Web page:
Sources: DU Penrose Library, DU Hockey Alumni Association
Born on New Years Day 1916 in Regina, Saskatchewan, Murray would play in the NHL (Toronto, New York Americans, Detroit) before becoming one of the greatest college hockey coaches in history, amassing five National Championships at the University of Denver.
With the arrival of Armstrong in 1956, the University of Denver Ice Hockey Program began an era of unprecedented success. The man often referred to as “The Chief” came to Denver after a stint as the head coach of the Regina Pats junior team in Canada. The relationship with the Pats would serve him well as he repeatedly made recruiting trips to Canada to reload the Pioneers during the offseasons.
Murray saw the potential for championships at Denver. Not only were the facilities there but the citywide support as well. He wanted to see his Pioneers win the national title within three years but they won the championship in just two. Armstrong went on to lead the Pioneers to five national championships (1958, 1960, 1961, 1968 and 1969). On four other occasions his teams finished as the runners-up. His 11 Frozen Four appearances and eight WCHA regular season championships will withstand the test of time. In 1977 Armstrong retired but he had established a tradition of excellence that lives on to this day.
Under Armstrong's watchful eyes, the Pioneers hosted several high-profile international opponents at the DU Ice Arena. Denver tied the Soviet Union National Team 4-4 during the 1958-1959 season and beat the American National Team with a score of 7-5 in 1960. That same American National Team won the gold medal at the Winter Olympics that year. The 1960-1961 Pioneers team is widely regarded as one of the finest collegiate hockey team ever assembled. They finished with an incredible 30-1-1 record on their way to another NCAA Championship.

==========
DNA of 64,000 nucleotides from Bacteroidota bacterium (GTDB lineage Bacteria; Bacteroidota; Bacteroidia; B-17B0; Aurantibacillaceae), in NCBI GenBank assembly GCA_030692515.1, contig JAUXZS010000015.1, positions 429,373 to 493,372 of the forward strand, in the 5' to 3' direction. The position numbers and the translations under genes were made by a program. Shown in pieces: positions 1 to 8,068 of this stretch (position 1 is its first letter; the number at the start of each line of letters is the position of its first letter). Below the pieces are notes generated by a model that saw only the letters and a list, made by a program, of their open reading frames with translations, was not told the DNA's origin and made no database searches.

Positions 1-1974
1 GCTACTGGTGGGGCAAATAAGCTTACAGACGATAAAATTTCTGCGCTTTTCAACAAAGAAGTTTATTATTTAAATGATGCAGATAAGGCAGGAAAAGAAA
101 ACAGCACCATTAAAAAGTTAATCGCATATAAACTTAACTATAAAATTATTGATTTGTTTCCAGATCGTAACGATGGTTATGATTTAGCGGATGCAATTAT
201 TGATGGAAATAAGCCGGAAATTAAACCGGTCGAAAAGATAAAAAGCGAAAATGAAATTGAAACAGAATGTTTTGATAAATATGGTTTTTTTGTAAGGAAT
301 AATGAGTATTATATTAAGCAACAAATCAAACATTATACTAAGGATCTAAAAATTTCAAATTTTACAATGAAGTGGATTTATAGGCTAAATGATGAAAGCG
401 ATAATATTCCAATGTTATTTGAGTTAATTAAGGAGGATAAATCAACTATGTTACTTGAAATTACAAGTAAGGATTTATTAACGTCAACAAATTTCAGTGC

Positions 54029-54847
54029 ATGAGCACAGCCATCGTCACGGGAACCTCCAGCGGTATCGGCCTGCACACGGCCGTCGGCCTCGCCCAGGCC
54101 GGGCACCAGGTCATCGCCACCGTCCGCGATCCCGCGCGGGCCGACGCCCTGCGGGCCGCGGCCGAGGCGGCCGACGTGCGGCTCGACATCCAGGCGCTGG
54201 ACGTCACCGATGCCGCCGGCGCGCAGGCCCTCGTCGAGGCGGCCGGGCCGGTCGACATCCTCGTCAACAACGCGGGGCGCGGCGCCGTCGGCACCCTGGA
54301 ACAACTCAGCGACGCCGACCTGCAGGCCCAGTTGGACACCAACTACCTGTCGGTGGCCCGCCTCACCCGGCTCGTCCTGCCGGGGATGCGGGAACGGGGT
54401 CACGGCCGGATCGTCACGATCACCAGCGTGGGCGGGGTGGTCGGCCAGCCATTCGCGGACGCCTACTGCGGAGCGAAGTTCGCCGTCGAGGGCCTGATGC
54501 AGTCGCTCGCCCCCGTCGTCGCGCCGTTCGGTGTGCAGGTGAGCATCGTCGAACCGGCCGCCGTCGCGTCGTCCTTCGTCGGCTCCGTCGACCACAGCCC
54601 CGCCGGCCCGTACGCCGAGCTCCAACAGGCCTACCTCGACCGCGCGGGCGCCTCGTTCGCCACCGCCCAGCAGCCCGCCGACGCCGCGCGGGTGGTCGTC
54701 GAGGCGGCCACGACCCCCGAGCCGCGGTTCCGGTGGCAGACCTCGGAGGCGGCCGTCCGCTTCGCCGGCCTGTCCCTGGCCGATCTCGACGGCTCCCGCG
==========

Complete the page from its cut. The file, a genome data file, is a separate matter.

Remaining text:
The Pioneers won another two NCAA Championships in 1968 and 1969. During those golden years some outstanding players wore the Crimson and Gold, including George Kirkwood, Bill Masterton, Jerry Walker, Marty Howe, Grant Munro, Keith Magnuson, Cliff Koroll, Craig Patrick, Jim Wiste, Jim Shires, Gerry Powers and Marshall Johnson.
Murray retired to Florida in 1977 and played golf well into his Nineties.
Murray Armstrong 1916-2010
In accordance with Murray’s request, there will be no funeral services. His family plans to scatter his ashes on his home golf course according to his wishes. Any of the hockey fraternity that wants to send a card or note to Murray’s wife/family can do so at 607 Mulligan Way, St. Augustine, FL 32080.
ST. AUGUSTINE, FL (December 8, 2010) -- Legendary DU hockey coach, Murray Armstrong, has died of complications, following a series of strokes. He was 94, just 24 days shy of his 95th birthday.
Armstrong coached the DU Pioneers from 1956 until 1977, amassing one of the most impressive records in college hockey history. His teams won five NCAA Championships and finished as runners-up four times.
After playing junior hockey, he played 9 years in the National Hockey League in the 1930s and 40s, finishing his career with the Detroit Red Wings. After World War II he then coached the Regina Pats until he was hired by the University of Denver.
When he arrived he promised to give DU a national championship in three years or he’d quit. He delivered on the promise in only two years.
Armstrong often said his proudest accomplishment was “all of the fine young men” whose lives he touched. He was in contact with many of his former players to the end.
In 2009, his former players created a book of “Murray-isms” – some of his sayings that live on. They called it “Don’t Think, It Weakens the Club.” Among his favorite sayings: “Excuses are for losers.”
He retired to Venice, Florida in 1977 where he pursued his other sporting passion – golf. He played the game regularly until 2010 when he was 94.
In 2000, he and his wife moved to St. Augustine, Florida, to be closer to his son and his wife.
Armstrong is survived by Freda, his wife of 68 years, and his son, Rob.
Memorial donations should be directed to: Community Hospice Foundation, 4266 Sunbeam Road, Jacksonville, Florida 32257.